When it comes to Facebook and other social networking sites, employers tend to worry about employees spending too much time poking friends and possible compromises of sensitive company data. Some even fret over how to deal with professional etiquette dilemmas such as unwanted friend requests from colleagues.
Add to that list of worries a much more serious concern: getting sued for employment discrimination.
As Toni Bowers writes on TechRepublic, citing Workforce.com, a site for human resources professionals, employers who utilize information gleaned from social networking sites to make hiring decisions could find themselves slapped with a lawsuit. According to the site, companies could be accused of using such sites to avoid hiring minorities, homosexuals or other groups protected by employment law.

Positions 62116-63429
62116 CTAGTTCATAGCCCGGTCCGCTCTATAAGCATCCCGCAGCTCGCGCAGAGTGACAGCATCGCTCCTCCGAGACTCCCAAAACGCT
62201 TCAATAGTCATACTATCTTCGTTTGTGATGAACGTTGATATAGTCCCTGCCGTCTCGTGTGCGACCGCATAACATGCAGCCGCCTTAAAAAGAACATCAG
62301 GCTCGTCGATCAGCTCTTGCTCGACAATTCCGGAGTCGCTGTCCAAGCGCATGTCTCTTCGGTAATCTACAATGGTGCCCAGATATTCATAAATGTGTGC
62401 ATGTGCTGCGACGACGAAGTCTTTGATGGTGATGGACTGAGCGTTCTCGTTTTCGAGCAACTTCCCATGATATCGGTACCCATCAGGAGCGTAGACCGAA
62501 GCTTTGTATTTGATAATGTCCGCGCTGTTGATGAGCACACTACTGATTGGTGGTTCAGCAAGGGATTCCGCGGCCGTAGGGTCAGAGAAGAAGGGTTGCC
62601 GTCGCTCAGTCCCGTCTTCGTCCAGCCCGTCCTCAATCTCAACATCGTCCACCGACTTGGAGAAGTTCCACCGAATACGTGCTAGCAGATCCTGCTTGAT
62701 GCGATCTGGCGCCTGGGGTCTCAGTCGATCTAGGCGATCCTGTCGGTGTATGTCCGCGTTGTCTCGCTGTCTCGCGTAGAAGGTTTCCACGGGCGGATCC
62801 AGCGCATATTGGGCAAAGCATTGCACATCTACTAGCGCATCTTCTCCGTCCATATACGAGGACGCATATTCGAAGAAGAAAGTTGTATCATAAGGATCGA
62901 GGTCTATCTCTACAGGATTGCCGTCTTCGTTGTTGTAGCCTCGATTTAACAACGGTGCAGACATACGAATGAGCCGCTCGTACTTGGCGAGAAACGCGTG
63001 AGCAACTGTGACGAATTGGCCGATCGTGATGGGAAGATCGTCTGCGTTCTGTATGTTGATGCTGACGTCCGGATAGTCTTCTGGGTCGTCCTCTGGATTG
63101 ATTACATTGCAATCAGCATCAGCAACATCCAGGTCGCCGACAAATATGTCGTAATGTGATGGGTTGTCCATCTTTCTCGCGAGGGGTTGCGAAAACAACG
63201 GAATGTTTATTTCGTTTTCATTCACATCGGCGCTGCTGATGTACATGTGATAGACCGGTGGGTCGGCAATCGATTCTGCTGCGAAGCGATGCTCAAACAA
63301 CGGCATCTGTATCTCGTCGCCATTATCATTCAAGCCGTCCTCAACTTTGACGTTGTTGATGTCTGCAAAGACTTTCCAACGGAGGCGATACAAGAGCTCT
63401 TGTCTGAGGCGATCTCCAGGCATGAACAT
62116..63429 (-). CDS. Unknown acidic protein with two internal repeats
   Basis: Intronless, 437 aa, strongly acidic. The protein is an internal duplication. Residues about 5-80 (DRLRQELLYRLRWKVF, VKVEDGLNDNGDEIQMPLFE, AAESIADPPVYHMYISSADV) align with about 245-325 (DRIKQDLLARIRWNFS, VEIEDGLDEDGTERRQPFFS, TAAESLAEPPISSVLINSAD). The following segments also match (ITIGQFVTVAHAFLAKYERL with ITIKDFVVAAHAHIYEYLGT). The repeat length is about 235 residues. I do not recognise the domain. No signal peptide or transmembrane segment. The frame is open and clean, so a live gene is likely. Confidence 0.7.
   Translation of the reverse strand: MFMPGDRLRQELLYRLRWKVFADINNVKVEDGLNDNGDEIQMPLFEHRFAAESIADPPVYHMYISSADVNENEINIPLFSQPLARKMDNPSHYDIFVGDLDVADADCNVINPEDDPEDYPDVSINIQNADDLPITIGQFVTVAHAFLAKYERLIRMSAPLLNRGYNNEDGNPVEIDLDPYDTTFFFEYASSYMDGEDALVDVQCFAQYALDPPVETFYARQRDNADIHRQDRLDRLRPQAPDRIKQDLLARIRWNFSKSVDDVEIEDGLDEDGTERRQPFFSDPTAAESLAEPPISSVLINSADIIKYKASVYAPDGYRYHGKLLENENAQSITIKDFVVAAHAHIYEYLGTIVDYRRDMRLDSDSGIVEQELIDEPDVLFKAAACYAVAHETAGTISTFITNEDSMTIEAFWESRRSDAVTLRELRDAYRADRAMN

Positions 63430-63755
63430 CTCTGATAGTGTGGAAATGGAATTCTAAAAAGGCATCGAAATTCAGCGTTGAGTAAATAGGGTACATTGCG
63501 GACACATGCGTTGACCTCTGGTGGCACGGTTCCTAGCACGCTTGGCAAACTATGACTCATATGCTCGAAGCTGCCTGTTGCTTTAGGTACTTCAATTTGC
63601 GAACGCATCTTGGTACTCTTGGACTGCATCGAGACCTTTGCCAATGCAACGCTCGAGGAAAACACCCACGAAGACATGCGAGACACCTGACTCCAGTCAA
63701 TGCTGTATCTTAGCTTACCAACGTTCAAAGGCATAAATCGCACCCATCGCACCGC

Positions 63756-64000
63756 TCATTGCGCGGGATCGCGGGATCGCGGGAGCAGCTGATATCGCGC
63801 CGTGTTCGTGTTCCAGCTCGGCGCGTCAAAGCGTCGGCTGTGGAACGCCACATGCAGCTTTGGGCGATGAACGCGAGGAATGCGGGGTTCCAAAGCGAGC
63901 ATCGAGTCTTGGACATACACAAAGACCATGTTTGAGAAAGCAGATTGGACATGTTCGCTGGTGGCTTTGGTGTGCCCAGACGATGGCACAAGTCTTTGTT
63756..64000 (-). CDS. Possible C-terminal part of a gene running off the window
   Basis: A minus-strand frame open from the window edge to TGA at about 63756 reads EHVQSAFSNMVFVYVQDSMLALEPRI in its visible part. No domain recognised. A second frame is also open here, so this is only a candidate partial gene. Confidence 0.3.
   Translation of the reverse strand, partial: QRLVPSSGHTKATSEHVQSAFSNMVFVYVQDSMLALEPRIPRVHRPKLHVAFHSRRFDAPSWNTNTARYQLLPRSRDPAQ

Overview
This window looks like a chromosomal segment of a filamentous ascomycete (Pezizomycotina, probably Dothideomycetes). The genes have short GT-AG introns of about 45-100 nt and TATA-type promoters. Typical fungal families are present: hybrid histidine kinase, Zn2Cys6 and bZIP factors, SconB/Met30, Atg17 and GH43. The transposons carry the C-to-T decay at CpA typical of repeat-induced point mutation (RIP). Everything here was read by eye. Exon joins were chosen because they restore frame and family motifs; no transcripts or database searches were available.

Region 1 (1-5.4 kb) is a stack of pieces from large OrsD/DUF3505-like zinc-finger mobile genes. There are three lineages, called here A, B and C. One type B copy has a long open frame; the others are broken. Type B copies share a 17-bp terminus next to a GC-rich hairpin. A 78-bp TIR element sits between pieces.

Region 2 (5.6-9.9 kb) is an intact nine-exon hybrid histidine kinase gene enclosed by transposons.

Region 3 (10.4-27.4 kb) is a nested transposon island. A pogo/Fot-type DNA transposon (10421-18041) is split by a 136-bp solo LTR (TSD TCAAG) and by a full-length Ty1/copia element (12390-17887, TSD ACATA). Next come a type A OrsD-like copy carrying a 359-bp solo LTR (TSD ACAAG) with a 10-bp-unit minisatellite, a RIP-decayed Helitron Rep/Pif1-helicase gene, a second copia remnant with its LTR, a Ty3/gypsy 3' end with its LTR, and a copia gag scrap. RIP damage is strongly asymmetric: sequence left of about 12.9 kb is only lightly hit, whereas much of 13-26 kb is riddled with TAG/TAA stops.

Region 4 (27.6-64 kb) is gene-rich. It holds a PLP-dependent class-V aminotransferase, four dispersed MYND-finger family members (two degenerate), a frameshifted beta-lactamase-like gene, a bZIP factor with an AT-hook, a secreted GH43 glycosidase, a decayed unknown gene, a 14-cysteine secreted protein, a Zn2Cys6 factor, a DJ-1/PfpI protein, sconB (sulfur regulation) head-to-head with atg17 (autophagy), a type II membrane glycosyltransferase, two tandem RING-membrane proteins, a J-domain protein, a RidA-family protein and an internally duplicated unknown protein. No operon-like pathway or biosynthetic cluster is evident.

While "failure to hire" lawsuits are relatively rare, according to the site, their numbers could grow as more employers begin using social networking sites to vet job candidates. There have already been lawsuits that appear to pave the way for these kinds of legal actions, as I wrote last spring. For instance, a Pennsylvania woman filed a lawsuit against Millersville University after it declined to award her an education degree because of photos of her on MySpace that allegedly promoted underage drinking.